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Draft electoral law provision threatens freedom of expression

(GDF/IFEX) - President Medvedev has presented a draft law to the State Duma equating "any action aimed to instigate, or instigating electors to vote" for candidates or groups of candidates, or against any of these, with pre-election agitation. This means that media outlets will now be under constant threat of closure for any of their publications that is labelled "agitation". A similar law provision was retracted by Russia's Constitutional Court back in 2003.

The draft law is entitled "On the Election of Deputies to the State Duma of the Russian Federation Federal Assembly", and the controversial provision is contained in Chapter 8 dealing with pre-election canvassing.

The Constitutional Court has already acknowledged that any vague or loose interpretation of the term "agitation" is inadmissible because it poses a threat to freedom of expression and everyone's right to be informed. The court passed a ruling to that effect on 30 October 2003 in response to an inquiry filed by a group of State Duma deputies and three individuals - S. Buntman, K. Katanyan and K. Rozhkov. "The use of the 'other such actions' phrase for prohibitive purposes leaves room for similarly loose interpretation of the notion and forms of unlawful agitation and thereby allows for arbitrary application of the relevant legal norm," the court ruling said. "This kind of loose interpretation laying the basis for disciplinary or administrative liability for representatives of media organisations in the course of their professional work contravenes equality under the law and is incompatible with the principle that the gravity of any legal restriction must be checked against the constitutionally approved goals; it thus leads to media freedom infringements [...] and gives law enforcement inadmissibly wide discretion in assessing the performance of media publishers."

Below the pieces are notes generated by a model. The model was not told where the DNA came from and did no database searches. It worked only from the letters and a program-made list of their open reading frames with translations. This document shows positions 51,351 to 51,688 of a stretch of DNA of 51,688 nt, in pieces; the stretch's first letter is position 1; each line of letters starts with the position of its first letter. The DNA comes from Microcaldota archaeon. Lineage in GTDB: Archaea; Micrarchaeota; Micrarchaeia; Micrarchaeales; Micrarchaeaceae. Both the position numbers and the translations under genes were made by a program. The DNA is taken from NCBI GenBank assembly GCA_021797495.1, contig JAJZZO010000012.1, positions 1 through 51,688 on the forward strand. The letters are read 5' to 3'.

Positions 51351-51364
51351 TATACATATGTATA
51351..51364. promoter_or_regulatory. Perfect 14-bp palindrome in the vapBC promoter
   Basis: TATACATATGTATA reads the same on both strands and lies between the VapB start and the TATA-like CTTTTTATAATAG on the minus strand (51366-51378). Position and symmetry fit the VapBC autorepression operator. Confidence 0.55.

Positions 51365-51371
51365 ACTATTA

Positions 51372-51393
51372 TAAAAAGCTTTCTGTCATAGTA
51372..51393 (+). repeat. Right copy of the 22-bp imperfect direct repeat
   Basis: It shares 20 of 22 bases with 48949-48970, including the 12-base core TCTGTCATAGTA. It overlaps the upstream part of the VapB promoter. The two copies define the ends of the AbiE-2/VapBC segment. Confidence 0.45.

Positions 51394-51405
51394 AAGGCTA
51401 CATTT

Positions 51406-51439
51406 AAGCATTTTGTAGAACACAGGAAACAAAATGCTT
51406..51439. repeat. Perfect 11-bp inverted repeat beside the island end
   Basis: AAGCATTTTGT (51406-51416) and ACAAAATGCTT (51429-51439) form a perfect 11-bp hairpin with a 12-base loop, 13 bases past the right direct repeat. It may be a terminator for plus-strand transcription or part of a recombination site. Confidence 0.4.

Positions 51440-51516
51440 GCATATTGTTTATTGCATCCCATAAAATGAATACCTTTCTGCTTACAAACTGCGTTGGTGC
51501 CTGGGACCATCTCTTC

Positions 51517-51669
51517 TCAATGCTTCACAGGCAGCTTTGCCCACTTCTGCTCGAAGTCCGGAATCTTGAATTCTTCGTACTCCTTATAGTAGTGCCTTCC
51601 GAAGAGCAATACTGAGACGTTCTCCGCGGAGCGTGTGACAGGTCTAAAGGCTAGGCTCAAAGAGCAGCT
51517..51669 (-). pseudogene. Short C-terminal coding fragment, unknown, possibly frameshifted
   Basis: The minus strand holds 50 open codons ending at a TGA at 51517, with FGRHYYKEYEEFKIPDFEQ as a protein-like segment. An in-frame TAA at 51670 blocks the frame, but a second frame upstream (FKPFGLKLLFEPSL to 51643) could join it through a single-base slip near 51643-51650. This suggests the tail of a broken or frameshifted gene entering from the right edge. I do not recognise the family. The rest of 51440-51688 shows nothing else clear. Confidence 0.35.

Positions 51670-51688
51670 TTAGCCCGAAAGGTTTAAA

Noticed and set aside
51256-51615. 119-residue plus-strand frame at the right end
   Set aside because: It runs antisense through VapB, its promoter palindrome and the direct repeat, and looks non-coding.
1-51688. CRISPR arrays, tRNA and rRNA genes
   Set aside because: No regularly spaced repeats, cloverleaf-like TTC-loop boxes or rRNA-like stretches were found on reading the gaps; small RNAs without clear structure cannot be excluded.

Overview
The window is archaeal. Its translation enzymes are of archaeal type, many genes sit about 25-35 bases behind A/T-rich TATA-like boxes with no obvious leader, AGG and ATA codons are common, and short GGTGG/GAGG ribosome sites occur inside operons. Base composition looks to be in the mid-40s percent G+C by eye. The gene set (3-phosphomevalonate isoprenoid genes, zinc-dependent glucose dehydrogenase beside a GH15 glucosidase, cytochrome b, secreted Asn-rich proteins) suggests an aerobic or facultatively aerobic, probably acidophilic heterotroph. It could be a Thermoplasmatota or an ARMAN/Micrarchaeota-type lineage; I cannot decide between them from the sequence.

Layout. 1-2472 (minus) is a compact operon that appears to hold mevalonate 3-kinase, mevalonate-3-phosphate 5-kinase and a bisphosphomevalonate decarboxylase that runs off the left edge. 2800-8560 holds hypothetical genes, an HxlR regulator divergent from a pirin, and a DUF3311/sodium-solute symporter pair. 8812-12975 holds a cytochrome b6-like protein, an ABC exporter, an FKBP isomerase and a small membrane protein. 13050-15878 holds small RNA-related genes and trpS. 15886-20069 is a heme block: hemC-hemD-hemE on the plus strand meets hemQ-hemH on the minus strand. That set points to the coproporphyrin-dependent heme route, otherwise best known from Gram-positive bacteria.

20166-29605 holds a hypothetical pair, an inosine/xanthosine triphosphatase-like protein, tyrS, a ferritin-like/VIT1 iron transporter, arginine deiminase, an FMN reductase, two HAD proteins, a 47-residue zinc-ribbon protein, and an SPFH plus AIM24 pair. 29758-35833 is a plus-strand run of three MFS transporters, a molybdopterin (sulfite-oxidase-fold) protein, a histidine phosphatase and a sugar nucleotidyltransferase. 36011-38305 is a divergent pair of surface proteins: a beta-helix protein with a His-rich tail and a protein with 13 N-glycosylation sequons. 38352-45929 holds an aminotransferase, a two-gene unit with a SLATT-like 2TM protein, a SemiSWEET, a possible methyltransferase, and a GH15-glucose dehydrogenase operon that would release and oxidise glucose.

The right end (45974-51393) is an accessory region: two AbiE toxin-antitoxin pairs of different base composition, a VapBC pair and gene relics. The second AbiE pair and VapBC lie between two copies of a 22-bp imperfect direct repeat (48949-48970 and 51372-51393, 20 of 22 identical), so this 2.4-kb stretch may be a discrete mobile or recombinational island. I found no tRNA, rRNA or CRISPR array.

Konstantin Katanyan, Foreman of the Guild of Forensic Reporters and Director of the Institute for Political and Legal Studies, was among those who demanded abolition of the relevant law provision in 2003. "It seems the developers of the new draft law have hauled out some moth-eaten old laws to rework them slightly and submit to the President for signing," he told the Glasnost Defence Foundation. "They didn't even bother to change the letter 'g' marking the (abolished) old clause. This is...a clear violation of the legislative provision banning any action aimed to overcome the legal force of a Constitutional Court decision."

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